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At 150 Years, Chekhov's Appeal Remains Timeless

A scene from Chekhov's famous "Uncle Vanya" is performed in Moscow.
A scene from Chekhov's famous "Uncle Vanya" is performed in Moscow.
Admirers around the globe today mark the 150th anniversary of the birth of Anton Chekhov, one of history's best-loved writers of plays and short stories.

More than a century after his death, Chekhov is one of the most widely translated and imitated writers in the world. His works are performed as far afield as Tokyo, Santiago, and New Delhi. Already available in many dozens of languages, Chekhov this year will be translated for the first time into a number of African tongues, including Swahili. He even has a crater on Mercury named in his honor.

The Russian author, known for his modesty, would have been stunned to know that he is still remembered, let alone admired. A few months before he died of tuberculosis in 1904, Chekhov famously predicted that his works would be read for another seven years before falling into oblivion.

A host of worldwide events this week honoring his life and work are once again proving him wrong.

Odessa-born acting teacher and theater director Yury Alschitz, who lives in Berlin, has organized a Chekhov conference in Yelets, a small Russian town mentioned in his play "The Seagull."

"The themes he deals with, his writing, are not tied to a particular age,” Alschitz says. “I think his plays can be staged a hundred years from now. His stories are always alive, always pertinent, like Shakespeare's works. Chekhov's plots are always simple, but one can see a lot in these simple stories. Each era sees in them a powerful reflection of its own problems."

Complex Characters

An early performance of "The Seagull" at the Moscow Art Theater (MKhAT) in 1898 was a resounding success that established him as Russia's leading playwright.

Chekhov thought his works would be forgotten soon after his death.
It was quickly followed by the equally popular plays "Uncle Vanya," "Three Sisters," and "The Cherry Orchard."

Late Russian literary critic Vladimir Veydle saw the now-historic MkhAT staging of "Three Sisters" as a child. In a 1973 interview with RFE/RL's Russian Service, he recalled the performance, which starred acting legends Konstantin Stanislavsky as Lieutenant Colonel Aleksandr Vershinin, and Olga Knipper, Chekhov's wife, as the emotional middle sister Masha, who begins a clandestine and doomed affair with Vershinin.

"According to Chekhov's notes, in the scene where Lieutenant Colonel Vershinin says goodbye to Masha, he hugs her and quickly leaves,” Veydle recalled. “On stage, Stanislavsky turned to Masha before reaching the door, looked at her, and Knipper answered his gaze for a whole minute. It seemed that this minute would never end. Spectators held handkerchiefs to their eyes, barely suppressing sobs. I can still recapture this instant and see them both, and it can make me cry."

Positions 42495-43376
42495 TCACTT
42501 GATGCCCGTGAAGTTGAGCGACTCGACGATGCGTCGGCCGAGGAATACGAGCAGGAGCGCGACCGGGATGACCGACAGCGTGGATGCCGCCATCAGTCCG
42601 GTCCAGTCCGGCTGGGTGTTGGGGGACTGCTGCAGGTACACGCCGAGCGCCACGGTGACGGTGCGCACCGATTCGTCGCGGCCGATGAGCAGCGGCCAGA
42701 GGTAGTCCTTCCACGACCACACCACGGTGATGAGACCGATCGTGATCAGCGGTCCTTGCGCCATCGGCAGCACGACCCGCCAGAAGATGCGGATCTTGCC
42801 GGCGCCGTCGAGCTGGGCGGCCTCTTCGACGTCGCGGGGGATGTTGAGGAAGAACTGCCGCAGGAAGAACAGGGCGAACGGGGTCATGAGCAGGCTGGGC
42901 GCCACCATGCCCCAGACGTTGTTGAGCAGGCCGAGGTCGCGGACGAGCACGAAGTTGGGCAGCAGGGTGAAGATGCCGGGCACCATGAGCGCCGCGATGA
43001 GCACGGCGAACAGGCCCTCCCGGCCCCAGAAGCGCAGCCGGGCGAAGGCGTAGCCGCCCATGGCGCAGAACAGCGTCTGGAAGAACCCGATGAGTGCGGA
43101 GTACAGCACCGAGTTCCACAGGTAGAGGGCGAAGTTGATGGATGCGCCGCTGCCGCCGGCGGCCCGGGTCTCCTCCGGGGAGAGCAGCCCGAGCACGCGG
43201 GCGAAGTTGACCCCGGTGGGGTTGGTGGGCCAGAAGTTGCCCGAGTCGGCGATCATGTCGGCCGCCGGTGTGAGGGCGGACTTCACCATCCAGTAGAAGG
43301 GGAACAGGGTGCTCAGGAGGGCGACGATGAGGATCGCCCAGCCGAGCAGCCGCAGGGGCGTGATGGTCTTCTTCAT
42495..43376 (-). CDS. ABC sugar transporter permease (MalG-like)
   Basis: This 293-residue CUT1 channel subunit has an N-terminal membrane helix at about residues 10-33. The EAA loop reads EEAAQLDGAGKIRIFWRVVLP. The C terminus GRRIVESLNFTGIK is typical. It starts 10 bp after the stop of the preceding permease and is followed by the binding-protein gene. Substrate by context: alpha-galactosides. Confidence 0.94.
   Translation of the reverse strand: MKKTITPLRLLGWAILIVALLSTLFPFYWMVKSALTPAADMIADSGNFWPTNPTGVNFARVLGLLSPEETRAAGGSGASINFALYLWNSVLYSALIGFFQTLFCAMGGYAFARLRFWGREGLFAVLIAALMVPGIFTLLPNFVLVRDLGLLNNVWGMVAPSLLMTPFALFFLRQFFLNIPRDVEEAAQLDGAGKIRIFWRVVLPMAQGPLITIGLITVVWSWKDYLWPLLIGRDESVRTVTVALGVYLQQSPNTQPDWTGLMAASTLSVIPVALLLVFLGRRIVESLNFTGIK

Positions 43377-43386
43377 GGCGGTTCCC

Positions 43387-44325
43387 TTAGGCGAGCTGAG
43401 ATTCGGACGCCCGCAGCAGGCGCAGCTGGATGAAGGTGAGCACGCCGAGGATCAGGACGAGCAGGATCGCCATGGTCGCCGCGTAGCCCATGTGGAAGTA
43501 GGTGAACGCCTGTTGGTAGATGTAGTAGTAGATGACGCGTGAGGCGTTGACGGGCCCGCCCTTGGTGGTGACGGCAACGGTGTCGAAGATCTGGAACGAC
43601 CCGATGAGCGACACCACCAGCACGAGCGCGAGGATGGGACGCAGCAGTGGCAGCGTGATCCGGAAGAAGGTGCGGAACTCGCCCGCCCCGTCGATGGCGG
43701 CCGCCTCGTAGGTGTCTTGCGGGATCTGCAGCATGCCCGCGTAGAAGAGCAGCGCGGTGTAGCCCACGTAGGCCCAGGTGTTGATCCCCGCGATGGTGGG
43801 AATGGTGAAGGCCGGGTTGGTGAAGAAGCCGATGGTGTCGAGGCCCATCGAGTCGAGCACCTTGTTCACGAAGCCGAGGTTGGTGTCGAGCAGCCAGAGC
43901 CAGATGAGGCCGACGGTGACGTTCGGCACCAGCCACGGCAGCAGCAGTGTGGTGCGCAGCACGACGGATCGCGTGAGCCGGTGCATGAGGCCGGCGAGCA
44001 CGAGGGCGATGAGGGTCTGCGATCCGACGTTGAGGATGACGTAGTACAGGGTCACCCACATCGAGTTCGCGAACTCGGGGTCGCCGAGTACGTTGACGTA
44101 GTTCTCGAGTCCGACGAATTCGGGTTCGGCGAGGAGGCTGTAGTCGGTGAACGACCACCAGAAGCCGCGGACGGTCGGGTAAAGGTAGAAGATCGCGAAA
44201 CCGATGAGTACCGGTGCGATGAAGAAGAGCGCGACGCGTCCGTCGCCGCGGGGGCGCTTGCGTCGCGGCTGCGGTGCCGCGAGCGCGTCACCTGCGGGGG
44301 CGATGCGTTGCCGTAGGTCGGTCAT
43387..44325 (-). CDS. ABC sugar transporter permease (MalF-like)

The work of Chekhov, a practicing doctor who described medicine as his "wife" and literature as his "mistress," has lost none of its relevance.

His plays are a poignant testament to the decay of the landowning class in a dying Tsarist Russia. But what makes Chekhov's appeal endure is the complexity of his characters and the universality of the feelings that gnaw at them, most of which revolve around the loss of happiness.

Intimacy And Irony

Moldovan theater director Mihai Fusu, who recently staged "The Seagull" in the Romanian city of Braila, says that Chekhov “touches on almost all aspect of human relations."

Georgian theater director Giorgi Margvelashvili, who also heads Tbilisi's Theatre and Film University, says Chekhov’s stories and characters become “incredibly familiar and intimate for everyone. Every single person in the audience -- provided he or she is watching a good staging of his play -- is confronted with his own past and present.”

“The audiences see difficulties they experienced in their lives, in relationships with others, with their own selves, with the outside world,” Margvelashvili says. “This is perhaps what matters the most and is the reason why his plays are never outdated. In every generation, directors continue to want to stage his plays."

Chekhov is particularly loved in Britain, where theaters tirelessly stage his plays.

A poster for the Romanian staging of "The Seagull"
"For us in England, it seems that Chekhov is almost an Englishman, although of course he is 100 percent Russian,” says British Chekhov specialist Rosamund Bartlett, who oversaw a Chekhov festival at London's Hampstead Theater this month. “We are famous for our rather ironic humor, and Chekhov's work abounds with this sense of irony and humor."

The Russian author is much loved in France, too, where his distinctive blend of drama and comedy strikes a chord, according to theater director Alain Francon.

"I continue my work on Chekhov's plays, which means trying to understand how the tragic and the comic are organically linked,” Francon says. “When the tragic is alone, it's not very interesting because we quickly fall into compassion. When the comic is alone we quickly fall into derision. I think it is essential that both are organically linked, and it's the author who has linked them in an essential way."

Russia this week launched a six-month theater festival in Moscow to commemorate its beloved playwright. The festival will feature Chekhov's plays as well as works inspired by Chekhov, and will feature theater troupes from countries including Germany, Sweden, Japan, Chile, and Canada.

RFE/RL's Russian, Georgian, and Moldovan services contributed to this report

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